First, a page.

- Implementation – An implementation plan will be developed and agreed to by the Parties as part of the settlement negotiations, prior to the Final Agreement. It will outline the Parties’ responsibilities to implement the terms of the Final Agreement. Settlement funds will be deposited in Trusts within the first two years following the Final Agreement. Lands will then be transferred over several years following the Final Agreement.
- Enrolment of Beneficiaries – Once ratified and given the force of law, the Algonquin Treaty will require individual Algonquins to enrol if they wish to become Beneficiaries.
The parties believe that the best way to resolve this claim is to work together to find common solutions through a productive negotiation process. The alternative might well involve lengthy and adversarial litigation, in which the final outcome would be subject to a decision of the courts.
Who will benefit from an Algonquin Treaty?
It is expected that this process will provide the foundation for cultural and economic prosperity of Algonquins of the Traditional Territory in present day Ontario, whether status, non-status, on-reserve or off-reserve.
All the people of Canada will benefit in securing an honourable and lasting treaty with the Algonquin people. In addition, since many Algonquins live in communities comprised of Algonquins and non-Algonquins alike, it is expected that non-Algonquins living within Algonquin Territory will also benefit from any resolution of this claim.
Who represents the Algonquin people in the negotiations? How will they be involved?
The Algonquins of Ontario include the Algonquins of Pikwàkanagàn First Nation and the Algonquin communities of Antoine, Snimikobi (Ardoch), Kijicho Manito (Bancroft), Bonnechere, Greater Golden Lake, Mattawa/North Bay, Ottawa, Shabot Obaadjiwan (Sharbot Lake) and Whitney and Area.
The Algonquin Negotiation Team consists of the Chief and Council of the Algonquins of Pikwàkanagàn First Nation and one representative of the Algonquin communities of Antoine, Bonnechere, Greater Golden Lake, Kijicho Manito Madaouskarini, Mattawa/North Bay, Shabot Obaadjiwan, Snimikobi and Whitney & Area. These Algonquin Negotiation Representatives (ANRs) are elected for a three-year term. The most recent election was held in 2011.
The ANRs have sought and continue to seek input from people of Algonquin descent. Any formal agreements with the governments will require ratification by the Algonquin people.
The next step in this process is for a proposed Agreement-in-Principle to be put forward for the consideration of Algonquin Voters. This vote is of paramount importance as it will indicate the level of support for the proposed elements of the proposed AIP and will provide direction to the Parties as to the likely success of future negotiations.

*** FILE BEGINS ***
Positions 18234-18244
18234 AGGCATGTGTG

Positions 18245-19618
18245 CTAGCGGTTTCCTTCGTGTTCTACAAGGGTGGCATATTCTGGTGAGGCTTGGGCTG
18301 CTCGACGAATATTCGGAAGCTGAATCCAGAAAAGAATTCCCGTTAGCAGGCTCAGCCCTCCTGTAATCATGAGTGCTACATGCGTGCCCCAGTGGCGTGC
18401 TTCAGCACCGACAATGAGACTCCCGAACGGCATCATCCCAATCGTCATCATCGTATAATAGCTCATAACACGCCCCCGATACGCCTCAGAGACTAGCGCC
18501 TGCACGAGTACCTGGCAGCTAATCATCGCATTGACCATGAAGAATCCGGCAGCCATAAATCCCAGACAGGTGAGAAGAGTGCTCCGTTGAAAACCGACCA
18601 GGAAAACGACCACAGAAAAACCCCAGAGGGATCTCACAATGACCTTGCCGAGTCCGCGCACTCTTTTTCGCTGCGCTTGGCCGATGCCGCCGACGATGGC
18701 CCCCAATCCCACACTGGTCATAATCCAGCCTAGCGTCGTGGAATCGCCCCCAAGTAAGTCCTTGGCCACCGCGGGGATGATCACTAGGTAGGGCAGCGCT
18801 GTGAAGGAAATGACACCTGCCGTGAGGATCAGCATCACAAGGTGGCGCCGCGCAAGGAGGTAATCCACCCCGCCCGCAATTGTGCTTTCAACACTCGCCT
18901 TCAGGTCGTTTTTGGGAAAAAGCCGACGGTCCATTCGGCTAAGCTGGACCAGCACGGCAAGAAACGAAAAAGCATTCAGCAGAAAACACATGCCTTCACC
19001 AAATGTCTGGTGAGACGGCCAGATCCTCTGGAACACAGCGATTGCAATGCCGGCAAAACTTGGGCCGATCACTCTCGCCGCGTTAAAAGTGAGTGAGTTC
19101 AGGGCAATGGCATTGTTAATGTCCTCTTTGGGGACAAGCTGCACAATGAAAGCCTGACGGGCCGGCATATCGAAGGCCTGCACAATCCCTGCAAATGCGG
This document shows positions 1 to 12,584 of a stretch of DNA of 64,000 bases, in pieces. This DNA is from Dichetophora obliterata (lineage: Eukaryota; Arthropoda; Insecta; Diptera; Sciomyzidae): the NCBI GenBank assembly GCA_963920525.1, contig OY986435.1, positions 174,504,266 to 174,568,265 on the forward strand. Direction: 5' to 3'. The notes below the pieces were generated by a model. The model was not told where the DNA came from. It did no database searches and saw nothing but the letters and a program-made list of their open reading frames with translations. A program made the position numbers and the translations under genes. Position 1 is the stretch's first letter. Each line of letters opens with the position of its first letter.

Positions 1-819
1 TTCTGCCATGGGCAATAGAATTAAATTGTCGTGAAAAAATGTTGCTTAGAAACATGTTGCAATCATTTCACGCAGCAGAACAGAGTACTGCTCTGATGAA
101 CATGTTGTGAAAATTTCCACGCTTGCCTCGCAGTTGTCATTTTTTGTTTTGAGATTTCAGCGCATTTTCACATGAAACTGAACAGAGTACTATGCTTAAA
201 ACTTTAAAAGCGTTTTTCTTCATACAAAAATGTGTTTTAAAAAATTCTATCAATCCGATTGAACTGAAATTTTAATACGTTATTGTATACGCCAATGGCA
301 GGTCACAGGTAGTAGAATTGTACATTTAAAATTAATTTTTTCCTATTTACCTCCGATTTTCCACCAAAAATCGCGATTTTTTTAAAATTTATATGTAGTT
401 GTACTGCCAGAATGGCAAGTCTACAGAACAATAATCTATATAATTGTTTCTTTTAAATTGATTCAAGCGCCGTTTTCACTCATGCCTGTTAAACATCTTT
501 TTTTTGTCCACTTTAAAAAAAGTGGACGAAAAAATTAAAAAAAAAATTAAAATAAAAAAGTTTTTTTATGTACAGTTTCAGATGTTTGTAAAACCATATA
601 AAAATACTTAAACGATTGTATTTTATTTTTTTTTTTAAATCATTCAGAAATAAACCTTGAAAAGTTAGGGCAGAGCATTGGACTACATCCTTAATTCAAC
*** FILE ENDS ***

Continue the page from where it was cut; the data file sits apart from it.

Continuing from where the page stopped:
Upon a successful Algonquin ratification vote, the proposed AIP would be submitted to the Governments of Ontario and Canada for approval. Following such approval and signature by the Principal Negotiators, the Agreement-in-Principle, will form a non-binding framework for continued negotiations towards a Final Agreement.
Negotiations leading to a Final Agreement could then begin. These normally take 4 to 5 years to complete. A Final Agreement would also need to be approved by the Algonquins of Ontario through a ratification vote and by legislation passed by the Legislature of Ontario and the Parliament of Canada. All of these steps are dependent upon a successful ratification vote on the Agreement-in-Principle.
If I own property in the land claim area, how will a future settlement affect me?
It remains the Algonquin objective that innocently acquired private property should not be expropriated to settle this claim and the rights of private land owners to make use of and access to their land will be protected. Local interests and the concerns of directly affected parties will be taken into account during the negotiation process. It is intended that any privately-held land that might form part of a settlement package will be transferred only if there is both a willing seller and a willing buyer.
What will a final settlement look like?
The final settlement agreement will bring certainty and finality to the issues under negotiation in a form that satisfies all three parties. The agreement is expected to take the form of a modern-day treaty and the rights of the Algonquins under it will receive constitutional protection. It will clarify interests in lands in the region and give legal force to a lasting and comprehensive settlement of all outstanding issues.